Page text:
Guest Column: Marijuana is far safer than alcohol
Some weeks ago I read about the results of an informal survey conducted in Colorado before the passage of its new law legalizing marijuana.
In that survey, one-third of respondents believed marijuana is more dangerous than alcohol, one-third believed it is as dangerous as alcohol, and one-third believed it less dangerous than alcohol.
I decided to conduct an entirely unscientific survey on the same issue in Incline Village. The results were the same. So, let’s talk facts and see where they lead.
First, the pharmacology. Physical addiction is generally measured in two ways: One, you need more of the drug to achieve a similar effect, and two, stopping the drug leads to a distinct set of withdrawal symptoms.
Using this metric, alcohol is moderately addictive, much like tranquilizers such as Valium, or stimulants like methamphetamines. Marijuana is low in addictive potential, in the same range as caffeine. At the extreme end of alcohol withdrawal, alcohol can cause delirium tremens, a psychotic agitated condition, and death. Marijuana withdrawal is at worst mild and subtle.
Turning to the literature on the long-term health effects of alcohol and marijuana, recent research concluded that excessive alcohol consumption is responsible for an average of 79,000 premature U.S. deaths per year. By contrast, no study has identified a link between long-term marijuana use and increased mortality.
Looking at the same issue through the lens of overdose fatalities, there are many thousands of overdose deaths from alcohol in the U.S. each year. There are no recorded cases of overdose fatalities attributed to cannabis.
Internationally, alcohol is responsible for 4 percent of world wide deaths, more than AIDS, tuberculosis, or violence. In males aged 15-59, alcohol is the number one risk factor for death. In the U.S. alcohol is the third leading cause of death after tobacco and poor diet.
Looking at injury risk, there were 10,000 drunk driving deaths in 2010. Drugged driving deaths due to marijuana are few. Indeed, in one study cannabis smoking is associated with an increased risk of accident comparable to antihistamines and penicillin.
None of the data implies that marijuana makes you a safe driver, and there are a few studies suggesting a positive association between recent cannabis use and an increased risk of vehicular accident. Said risk, however, is not remotely comparable to the risk of consuming even small amounts of alcohol.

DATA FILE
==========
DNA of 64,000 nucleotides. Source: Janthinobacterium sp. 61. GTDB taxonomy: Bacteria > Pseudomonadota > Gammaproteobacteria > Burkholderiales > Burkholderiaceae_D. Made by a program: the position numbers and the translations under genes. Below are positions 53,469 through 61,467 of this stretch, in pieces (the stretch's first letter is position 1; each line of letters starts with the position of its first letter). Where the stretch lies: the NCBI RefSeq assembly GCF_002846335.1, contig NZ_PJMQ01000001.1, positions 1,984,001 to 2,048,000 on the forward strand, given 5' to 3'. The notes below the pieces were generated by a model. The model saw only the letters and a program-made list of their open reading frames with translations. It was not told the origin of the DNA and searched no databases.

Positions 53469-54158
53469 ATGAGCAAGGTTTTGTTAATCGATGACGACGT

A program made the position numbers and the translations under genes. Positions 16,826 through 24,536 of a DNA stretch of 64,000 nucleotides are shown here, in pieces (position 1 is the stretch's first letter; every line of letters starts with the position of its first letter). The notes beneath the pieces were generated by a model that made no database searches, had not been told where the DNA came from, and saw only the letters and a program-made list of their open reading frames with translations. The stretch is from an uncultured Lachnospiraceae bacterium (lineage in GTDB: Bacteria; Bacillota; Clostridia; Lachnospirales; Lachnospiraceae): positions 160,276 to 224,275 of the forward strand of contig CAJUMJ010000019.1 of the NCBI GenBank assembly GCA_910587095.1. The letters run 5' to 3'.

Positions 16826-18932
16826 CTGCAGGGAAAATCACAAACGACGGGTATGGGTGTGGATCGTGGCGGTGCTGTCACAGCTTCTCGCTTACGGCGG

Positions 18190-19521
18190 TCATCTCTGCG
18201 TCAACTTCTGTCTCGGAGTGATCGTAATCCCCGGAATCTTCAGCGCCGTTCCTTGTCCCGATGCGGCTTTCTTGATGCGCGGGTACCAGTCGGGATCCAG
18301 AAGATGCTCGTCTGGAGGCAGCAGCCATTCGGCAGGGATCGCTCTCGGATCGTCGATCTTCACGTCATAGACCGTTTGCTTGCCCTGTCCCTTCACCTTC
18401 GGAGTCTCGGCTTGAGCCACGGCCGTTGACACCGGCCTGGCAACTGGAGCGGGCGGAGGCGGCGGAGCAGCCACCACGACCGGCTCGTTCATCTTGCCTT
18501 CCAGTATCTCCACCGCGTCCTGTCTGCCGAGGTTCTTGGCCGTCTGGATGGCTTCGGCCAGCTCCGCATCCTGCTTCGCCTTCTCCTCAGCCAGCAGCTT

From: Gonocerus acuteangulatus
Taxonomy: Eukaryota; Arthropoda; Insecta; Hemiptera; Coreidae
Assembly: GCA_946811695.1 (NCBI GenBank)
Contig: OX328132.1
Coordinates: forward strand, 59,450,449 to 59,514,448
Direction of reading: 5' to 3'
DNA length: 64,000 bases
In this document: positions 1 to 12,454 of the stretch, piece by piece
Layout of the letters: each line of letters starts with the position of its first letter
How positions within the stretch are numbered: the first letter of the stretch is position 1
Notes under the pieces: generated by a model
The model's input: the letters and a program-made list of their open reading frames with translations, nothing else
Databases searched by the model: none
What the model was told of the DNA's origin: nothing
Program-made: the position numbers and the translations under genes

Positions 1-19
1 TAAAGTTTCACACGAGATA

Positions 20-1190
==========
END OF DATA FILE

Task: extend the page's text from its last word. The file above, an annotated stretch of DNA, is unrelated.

In comparing the effects of alcohol and cannabis on potentiating violent behavior, alcohol, because of its disinhibiting effects, fuels aggression. Alcohol contributes to 25-30 percent of violent crime. Forty percent of jailed or imprisoned murderers were drinking at the time of their crime. Men are eight times more likely to be abusive when consuming alcohol. Cannabis, by contrast, is not associated with any increase in violent behavior.
What about college life and substance abuse? Alcohol use by college students makes even food and beverage executives blush. A Harvard study concluded that 80 percent of college students drink alcohol, and that a remarkable 44 percent engaged in “binge drinking,” defined as four drinks for women and five for men in a short time span, during the prior two weeks.
The social consequences of this level of alcohol intake are staggering. There are an estimated 1,700 alcohol related unintentional deaths per year in the college age population, while approximately 160,000 students per year are unintentionally injured while under the influence of alcohol.
Some 70,000 students are assaulted by students who have been drinking and 10,000 students are victims of alcohol-related sexual assault or date rape.
There are no comparable data about marijuana on campus, but virtually all credible research indicates that cannabis is not a measurable factor associated with violence, aggression, or other delinquent behavior.
In fact, National Commissions in the U.S., Canada and Great Britain all found that cannabis is not associated with an increase in “risk taking behavior.”
So, staring these facts in the face, hands down, no contest. Marijuana is far safer than alcohol in all respects. It’s safer for the individual, it’s safer for others, and by extension it’s safer for society.
Somewhere, the politicians and the criminal justice system got their wires crossed on this issue. The safer substance, cannabis, is illegal while the more dangerous one, alcohol is entirely legal.
Incline Village resident Andrew Whyman, MD, is a clinical and forensic psychiatrist. He can be reached for comment at firstname.lastname@example.org.